Study: Vaccination against a common virus protects men from deadly cancer Study: Vaccination against a common virus protects men from deadly cancer

Study: Vaccination against a common virus protects men from deadly cancer

Study: Vaccination against a common virus protects men from deadly cancer

A recent study, including more than 5 million men and women in the United States, found that the human papillomavirus (HPV) vaccine could prevent thousands of cases of head and neck cancer in men.

Infection with HPV, which is spread through skin contact, has been shown to increase the risk of many types of cancer, including cervical, oral, anal, and penile as well as female cancers.

In the study, 949,000 participants were given the vaccine between 2006 and 2008.

It was found that the incidence rates of all types of cancer associated with the human papillomavirus in men decreased from 7.5 to 3.4 cases per 100,000 men.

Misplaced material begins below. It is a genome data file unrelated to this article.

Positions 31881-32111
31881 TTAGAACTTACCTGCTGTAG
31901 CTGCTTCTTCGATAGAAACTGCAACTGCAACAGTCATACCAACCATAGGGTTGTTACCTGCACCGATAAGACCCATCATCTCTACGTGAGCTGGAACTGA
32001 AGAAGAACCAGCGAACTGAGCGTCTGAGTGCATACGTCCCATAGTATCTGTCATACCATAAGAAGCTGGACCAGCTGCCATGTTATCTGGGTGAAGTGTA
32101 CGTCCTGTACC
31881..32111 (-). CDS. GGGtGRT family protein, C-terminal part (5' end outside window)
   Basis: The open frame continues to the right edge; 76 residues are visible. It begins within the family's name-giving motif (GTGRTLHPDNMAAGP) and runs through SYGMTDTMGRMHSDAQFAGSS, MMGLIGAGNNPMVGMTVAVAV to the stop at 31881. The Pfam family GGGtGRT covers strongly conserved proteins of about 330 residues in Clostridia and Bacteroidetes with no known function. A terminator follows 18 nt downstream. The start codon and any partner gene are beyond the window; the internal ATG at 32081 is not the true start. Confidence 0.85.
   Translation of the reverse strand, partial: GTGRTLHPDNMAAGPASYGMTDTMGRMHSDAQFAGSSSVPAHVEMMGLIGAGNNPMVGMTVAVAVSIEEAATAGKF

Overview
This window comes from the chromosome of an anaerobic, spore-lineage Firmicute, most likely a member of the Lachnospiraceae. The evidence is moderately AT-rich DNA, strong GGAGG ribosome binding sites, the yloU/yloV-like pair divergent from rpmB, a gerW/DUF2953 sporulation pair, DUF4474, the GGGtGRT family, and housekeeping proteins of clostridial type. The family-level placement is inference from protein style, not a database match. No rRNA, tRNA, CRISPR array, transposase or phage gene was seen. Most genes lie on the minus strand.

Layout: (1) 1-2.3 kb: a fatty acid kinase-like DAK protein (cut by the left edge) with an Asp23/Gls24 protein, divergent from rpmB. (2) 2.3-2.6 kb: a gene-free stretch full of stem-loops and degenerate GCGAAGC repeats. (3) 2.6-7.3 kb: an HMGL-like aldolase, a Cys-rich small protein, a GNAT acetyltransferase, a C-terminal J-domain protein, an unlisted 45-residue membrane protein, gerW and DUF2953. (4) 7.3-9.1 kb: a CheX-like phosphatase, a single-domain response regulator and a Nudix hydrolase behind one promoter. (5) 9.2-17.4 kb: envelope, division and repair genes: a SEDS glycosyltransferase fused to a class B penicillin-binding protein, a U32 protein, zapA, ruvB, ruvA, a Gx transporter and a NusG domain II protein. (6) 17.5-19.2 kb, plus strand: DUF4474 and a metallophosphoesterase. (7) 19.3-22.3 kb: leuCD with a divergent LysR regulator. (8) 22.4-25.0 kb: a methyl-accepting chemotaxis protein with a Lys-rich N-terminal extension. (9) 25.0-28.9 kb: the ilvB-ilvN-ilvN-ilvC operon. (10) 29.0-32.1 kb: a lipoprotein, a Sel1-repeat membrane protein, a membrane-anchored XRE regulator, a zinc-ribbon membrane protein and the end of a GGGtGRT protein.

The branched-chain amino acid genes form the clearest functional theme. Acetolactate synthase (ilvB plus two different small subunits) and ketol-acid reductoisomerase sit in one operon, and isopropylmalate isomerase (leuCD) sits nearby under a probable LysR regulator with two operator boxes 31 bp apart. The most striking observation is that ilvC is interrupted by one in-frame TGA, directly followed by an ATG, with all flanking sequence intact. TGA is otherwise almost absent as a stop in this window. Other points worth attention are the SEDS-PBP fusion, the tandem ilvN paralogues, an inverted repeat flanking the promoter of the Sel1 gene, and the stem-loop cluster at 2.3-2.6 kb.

The research team from Thomas Jefferson University in Philadelphia explained that obtaining the vaccine reduced the incidence of head and neck cancer from 6.3 cases to 2.8 cases per 100,000 men.

The odds of developing cervical cancer among women also decreased from 10.4 to 7.4 cases per 100,000, according to results presented at the annual conference of the American Society of Clinical Oncology in Chicago.

Dr Lawrence Young, a molecular oncologist at the University of Warwick, described the data as "very encouraging".

Dr. Glenn Hanna, of the Dana-Farber Cancer Institute in Boston, said: "HPV vaccination is a way to prevent cancer."

1 Comments

  1. It is highlighting its crucial role in cancer prevention.

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